Creatures Are a Lively Feature in This Wilton Garden
A friendly gardener creates a vibrant refuge for people and pollinators.
ABOVE A cedar bridge studded with river stones leads from Ellen Shibles’s front door to her garden, where echinacea and rudbeckia bloom above a retaining wall by Mount Vernon’s Scott Horne Construction.
TEXT BY AURELIA C. SCOTT
PHOTOGRAPHED BY KELSEY KOBIK
White birches, creamy Tardiva hydrangeas, and a small laminated sign reading Friends — come and enjoy the garden mark a roadside path into Ellen Shibles’s property on Wilton’s Wilson Lake. “I want to share it with everyone,” says Shibles, who welcomes passersby, garden clubs, and other groups who hear of the place through word of mouth. “Just the other day, a group of artists set up their easels. It was thrilling to see them interpret the scenery with pen and paint,” she says.
Beside beds of hay-scented ferns and miscanthus Autumn Light that flank the driveway, another sign — a triangular boulder engraved with the property’s name, Wings — hints at how the garden came to be. “I was 75 and spreading my wings in a new life when I started to plan this space,” Ellen Shibles says. An Orono native who had lived and gardened in York and New York over the years, she was looking to move closer to her brother and sister-in-law when she visited the property in 2014. It needed work, but, “it was such a pretty spot on a little lake ringed by mountains,” she says. “It reminded me of Switzerland.”
ABOVE 1) Ellen Shibles and bichon frise, Olivia, watch loons on Wilson Lake from her aluminum dock, which was installed in small sections that skirt the shoreline to preserve a buffer of native shrubs. A steel dragonfly by Wilton’s Vera Johnson hovers nearby. 2) Rudbeckia and ponysfoot decorate a cauldron. 3) River birches and blue and weeping Norway spruces shelter a memorial garden for Shibles’s sister-in-law, Betty, planted with hay-scented ferns and hostas and perennial chrysanthemums first grown by Shibles’s father in Orono. The toad was a gift from Betty.
Shibles replaced several dilapidated cabins with a small, single-story house whose evergreen siding and cocoa-colored metal roof blend into the landscape. A year later, she began to conceive the one-acre garden, using ropes to lay out walking routes across the sloping site. Today, stone steps and wood-chip paths wend through a colorful haven that Shibles maintains with the help of freelance gardeners Jamie Ault, Barbara Blake, and Cheryl Elliott.
An arched cedar bridge leads from her front door over a dry-stone moat filled with tall purple verbena bonariensis. Beyond, the path winds up the slope, around the house, and down to the shore through an exuberance of perennials, shrubs, and trees. Hydrangeas grow in drift — lacecap varieties Blue Billow and Twist-n-Shout nudge the conical blossoms of Pinky Winky and Quick Fire, and tower over dwarf white Bombshell. “I adore hydrangeas, although they have terrible names!” Shibles says with a laugh.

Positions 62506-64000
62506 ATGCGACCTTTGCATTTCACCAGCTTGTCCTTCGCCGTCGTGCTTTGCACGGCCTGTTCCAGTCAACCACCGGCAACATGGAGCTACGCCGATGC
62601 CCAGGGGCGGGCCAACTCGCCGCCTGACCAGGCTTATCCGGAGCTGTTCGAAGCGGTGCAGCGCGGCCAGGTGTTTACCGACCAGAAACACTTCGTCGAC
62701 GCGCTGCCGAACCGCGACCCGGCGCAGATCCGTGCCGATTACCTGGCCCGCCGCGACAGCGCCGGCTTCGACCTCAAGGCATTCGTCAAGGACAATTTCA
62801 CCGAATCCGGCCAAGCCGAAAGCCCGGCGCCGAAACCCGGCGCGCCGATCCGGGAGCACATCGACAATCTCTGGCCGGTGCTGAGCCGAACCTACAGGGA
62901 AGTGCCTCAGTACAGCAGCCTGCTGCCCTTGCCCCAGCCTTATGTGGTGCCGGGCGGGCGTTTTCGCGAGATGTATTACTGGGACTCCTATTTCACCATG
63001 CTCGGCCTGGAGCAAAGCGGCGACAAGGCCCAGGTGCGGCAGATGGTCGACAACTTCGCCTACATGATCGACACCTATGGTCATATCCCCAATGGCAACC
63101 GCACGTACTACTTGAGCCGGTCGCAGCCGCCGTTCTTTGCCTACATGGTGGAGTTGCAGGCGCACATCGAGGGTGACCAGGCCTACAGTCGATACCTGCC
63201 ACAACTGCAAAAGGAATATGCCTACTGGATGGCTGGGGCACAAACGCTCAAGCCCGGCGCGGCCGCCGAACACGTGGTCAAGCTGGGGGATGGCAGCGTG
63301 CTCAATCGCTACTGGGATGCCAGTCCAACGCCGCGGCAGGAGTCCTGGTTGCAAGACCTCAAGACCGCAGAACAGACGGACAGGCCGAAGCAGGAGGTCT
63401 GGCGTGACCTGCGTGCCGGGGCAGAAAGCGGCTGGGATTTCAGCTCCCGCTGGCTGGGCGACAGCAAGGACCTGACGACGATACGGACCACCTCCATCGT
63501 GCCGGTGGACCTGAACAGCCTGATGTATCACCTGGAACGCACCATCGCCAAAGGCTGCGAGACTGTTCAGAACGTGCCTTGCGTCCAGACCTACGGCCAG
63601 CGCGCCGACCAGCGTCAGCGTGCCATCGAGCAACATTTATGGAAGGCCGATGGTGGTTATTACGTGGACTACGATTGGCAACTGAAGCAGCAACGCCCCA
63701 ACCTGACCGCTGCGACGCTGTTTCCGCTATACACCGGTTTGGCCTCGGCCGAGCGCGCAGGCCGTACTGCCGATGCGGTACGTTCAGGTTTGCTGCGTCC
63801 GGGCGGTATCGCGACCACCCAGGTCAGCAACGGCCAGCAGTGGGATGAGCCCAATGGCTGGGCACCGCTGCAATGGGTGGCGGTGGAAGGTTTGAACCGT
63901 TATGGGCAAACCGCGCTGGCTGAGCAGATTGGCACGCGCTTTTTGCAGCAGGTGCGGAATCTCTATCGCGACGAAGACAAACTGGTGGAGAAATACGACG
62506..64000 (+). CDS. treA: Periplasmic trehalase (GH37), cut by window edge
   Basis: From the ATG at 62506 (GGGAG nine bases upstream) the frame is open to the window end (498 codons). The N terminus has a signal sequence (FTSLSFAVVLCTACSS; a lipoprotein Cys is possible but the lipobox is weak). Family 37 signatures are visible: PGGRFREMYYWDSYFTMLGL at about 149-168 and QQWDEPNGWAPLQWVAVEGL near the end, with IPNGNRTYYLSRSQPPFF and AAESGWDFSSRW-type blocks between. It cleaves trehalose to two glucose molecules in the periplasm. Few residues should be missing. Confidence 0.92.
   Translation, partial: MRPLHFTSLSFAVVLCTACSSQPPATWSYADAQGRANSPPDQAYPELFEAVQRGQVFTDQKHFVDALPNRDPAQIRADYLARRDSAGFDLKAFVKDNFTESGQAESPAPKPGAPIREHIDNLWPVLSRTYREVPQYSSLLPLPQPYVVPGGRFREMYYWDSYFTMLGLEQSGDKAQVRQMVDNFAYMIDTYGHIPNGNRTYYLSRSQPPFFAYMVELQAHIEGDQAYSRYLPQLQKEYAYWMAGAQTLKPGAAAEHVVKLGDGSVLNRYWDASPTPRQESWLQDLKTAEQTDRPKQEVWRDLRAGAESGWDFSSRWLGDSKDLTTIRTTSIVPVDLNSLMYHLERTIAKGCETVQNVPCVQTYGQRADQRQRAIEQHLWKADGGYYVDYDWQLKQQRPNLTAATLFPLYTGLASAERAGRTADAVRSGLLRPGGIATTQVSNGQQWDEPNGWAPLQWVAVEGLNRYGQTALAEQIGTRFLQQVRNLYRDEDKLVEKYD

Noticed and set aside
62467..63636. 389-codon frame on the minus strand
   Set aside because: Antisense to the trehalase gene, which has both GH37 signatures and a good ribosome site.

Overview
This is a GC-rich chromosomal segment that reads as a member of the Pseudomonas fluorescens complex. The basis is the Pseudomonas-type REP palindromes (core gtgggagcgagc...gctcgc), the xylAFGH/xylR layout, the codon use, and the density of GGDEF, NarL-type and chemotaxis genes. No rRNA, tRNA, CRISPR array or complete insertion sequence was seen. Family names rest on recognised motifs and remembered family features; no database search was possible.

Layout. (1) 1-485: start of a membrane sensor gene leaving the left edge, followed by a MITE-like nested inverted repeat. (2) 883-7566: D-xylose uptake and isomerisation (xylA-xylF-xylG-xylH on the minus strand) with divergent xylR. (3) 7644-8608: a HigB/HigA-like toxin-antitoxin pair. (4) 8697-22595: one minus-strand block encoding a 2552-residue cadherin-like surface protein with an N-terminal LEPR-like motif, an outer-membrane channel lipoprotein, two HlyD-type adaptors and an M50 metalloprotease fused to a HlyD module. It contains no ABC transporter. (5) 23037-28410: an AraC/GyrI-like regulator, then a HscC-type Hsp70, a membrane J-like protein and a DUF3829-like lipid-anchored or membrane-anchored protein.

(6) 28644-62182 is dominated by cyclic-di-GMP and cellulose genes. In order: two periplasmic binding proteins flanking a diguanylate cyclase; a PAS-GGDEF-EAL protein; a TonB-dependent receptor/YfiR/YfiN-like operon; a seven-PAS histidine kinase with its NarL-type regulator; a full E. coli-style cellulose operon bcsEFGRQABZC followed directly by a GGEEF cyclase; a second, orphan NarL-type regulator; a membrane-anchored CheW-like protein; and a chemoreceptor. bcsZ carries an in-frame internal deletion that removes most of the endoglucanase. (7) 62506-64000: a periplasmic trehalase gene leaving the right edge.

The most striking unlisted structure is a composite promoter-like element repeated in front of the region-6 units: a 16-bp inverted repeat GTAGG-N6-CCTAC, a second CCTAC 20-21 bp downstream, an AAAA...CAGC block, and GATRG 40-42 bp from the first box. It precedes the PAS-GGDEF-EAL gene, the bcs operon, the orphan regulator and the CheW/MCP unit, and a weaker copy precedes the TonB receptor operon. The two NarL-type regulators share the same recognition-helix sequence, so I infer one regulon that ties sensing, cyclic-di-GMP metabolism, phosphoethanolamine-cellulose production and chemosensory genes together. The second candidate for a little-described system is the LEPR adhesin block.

ABOVE 1) A moat of reseeding verbena bonariensis feeds pollinators. 2) Shibles’s unobtrusive home and artful bridge were constructed by G & L Contracting of Belgrade Lakes.
Along the center path, the brushy flowers of fothergilla and spreading branches of native serviceberry mingle with fragrant swaths of Karen azaleas, phlox, sweet ferns, and white clethra. Shade lovers, such as anemones, hostas, and maidenhair ferns, luxuriate beneath mountain ashes, balsam firs, maples, spruces, and Maine-bred Lyle’s Legacy magnolias. Throughout, ornamental grasses, such as Fairy, Pixie Fountain, and six-foot-tall Striped Porcupine, wave. “Grasses came late in my gardening career,” Shibles says. “I love them because they make a statement and are beautiful in all seasons.”
In 2019, Shibles won a LakeSmart Award from the nonprofit Maine Lakes for environmental practices that protect water quality. Her favorite Blue Billow hydrangeas, for example, bloom pink without chemical fertilizer, but are “nonetheless beautiful,” she says. Her small wooden dock was constructed without disturbing the shoreline’s plant buffer, including a hedge of elderberries on which cedar waxwings like to feast. More birds dine on the fruit of a pagoda dogwood and many berry-producing shrubs, while pollinators depend on the flowering native annuals and perennials.
Watching a family of loons drift by the dock, Ellen Shibles sums up her seven-year-long effort: “I think of this as an acre of beauty and fun for people and wild creatures. I hope visitors will feel as inspired and uplifted by it as I do.”